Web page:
“It’s just crazy.”
A former Smithers resident living near Cache Creek recalls the day wildfire surrounded her home.
Sherrie Fraser, who lived in Smithers for over 40 years, can see her home from the motor home, her temporary place.
“I’m actually looking at the trailer park right now — I can see my trailer, but I can’t get at it,” she said last week.
Calling from near the park, Fraser talked about photos that she took of fire surrounding her place, consuming the other trailers but not her trailer, and how when she showed reporters those photos, their jaws dropped.
“They’re like, ‘how is that possible?’ Because the fire is all around it, the trailers around it are gone and my flowers are still blooming in my yard,” she explained. “The only visible damage to my mobile home is the skirting melted on the backside end and a little bit on the other side at the back.”
Fraser recalls the day the wildfire hit Boston Flats.
“I was at work at the north end of Cache Creek about six kilometres from the park and somebody said, ‘oh look, there’s a fire at Ashcroft Reserve.’ And I went, oh yeah I could see the smoke. I wasn’t worried about it because it’s a few kilometres from my place.
“Next thing I know, around one o’clock my boss said to me you better go home, they’ve evacuated Boston Flats and my dog was in there so I had to leave work and get my dog.
I went through two road blocks to be allowed into my trailer to get my dog. That’s what I got, my dog — it was pretty horrible,” she said.
“I went back in to Cache Creek to where I was working and then within about [an] hour-and-a-half the fire had spread across the highway — you could literally see it [the fire] jumping. That’s how fast it moved. It was crazy how fast it moved. That’s a good stretch, it’s probably almost 10 kilometres and it just went from smoke in the distance to fireballs going across the highway.”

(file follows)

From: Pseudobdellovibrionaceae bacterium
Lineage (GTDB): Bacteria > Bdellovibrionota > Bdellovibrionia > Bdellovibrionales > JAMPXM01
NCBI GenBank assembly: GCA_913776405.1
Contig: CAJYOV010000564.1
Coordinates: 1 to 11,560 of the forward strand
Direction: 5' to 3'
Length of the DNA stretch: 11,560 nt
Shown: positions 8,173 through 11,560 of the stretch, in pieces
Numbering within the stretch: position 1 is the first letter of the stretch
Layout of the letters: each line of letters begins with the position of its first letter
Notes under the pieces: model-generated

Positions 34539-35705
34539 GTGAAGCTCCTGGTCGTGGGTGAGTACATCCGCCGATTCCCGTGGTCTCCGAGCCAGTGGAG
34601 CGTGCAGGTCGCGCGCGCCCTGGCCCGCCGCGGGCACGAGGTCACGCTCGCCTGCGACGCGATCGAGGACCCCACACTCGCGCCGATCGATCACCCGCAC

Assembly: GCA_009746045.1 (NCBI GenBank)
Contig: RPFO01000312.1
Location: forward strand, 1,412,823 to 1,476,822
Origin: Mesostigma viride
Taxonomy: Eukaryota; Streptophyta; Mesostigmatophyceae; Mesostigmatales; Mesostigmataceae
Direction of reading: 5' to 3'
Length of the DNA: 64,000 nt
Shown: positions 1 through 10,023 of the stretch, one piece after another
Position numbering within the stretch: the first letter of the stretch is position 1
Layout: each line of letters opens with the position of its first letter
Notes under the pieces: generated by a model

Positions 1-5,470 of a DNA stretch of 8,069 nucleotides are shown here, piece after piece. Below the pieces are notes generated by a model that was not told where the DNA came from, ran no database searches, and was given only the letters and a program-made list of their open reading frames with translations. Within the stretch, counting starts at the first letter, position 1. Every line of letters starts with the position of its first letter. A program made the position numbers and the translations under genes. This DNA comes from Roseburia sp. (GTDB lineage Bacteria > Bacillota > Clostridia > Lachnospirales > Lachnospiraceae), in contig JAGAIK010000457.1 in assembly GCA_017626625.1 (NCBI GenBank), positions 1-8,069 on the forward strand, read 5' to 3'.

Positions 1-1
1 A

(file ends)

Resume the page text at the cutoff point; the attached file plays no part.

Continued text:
Fraser described the wildfire as going in one direction, leaving a trail of destruction in its path:
“It was like a funnel went through; it was like somebody put up walls on either side and the fire went down that area. It’s like a big hallway and I was in the middle of the hallway.”
Seeing all of her neighbours’ homes gone, Fraser said it felt horrible.
“That’s a 50-plus trailer park and almost 100 per cent of these people are retired so they live on a pension, period,” she said.
Of those 50-plus trailers, only four remain standing.
Despite Fraser’s mobile home being one of the four places still standing, there’s a new threat that could leave her home uninhabitable.
“Until hazmat goes in there because a lot of the trailers that were in there were really old and mine’s pretty old, too. Now there’s the issue with asbestos — if there is asbestos then that could condemn the whole entire park,” Fraser exclaimed.
While there’s so much uncertainty surrounding the future of her home, there’s at least a sliver of relief. The park is being guarded to prevent looting.
“Right now they have 24-hour security so that nobody can go down there. Even if everything inside my trailer is not affected, somebody could easily go in there and take whatever they want — the presence here has been amazing,” said Fraser.
For Fraser, she said the emotional part is the hardest since being evacuated several weeks ago.
“That’s the tough part, right. I’m sitting here looking down there going I just want to go back to my home. I just want to go home. Everything in the world that I own is in that trailer,” she said.
While there’s been so much destruction from the wildfires, Fraser noted not one person was killed and that’s the incredible part.
“In all of this tragedy, there’s been not one person perished.”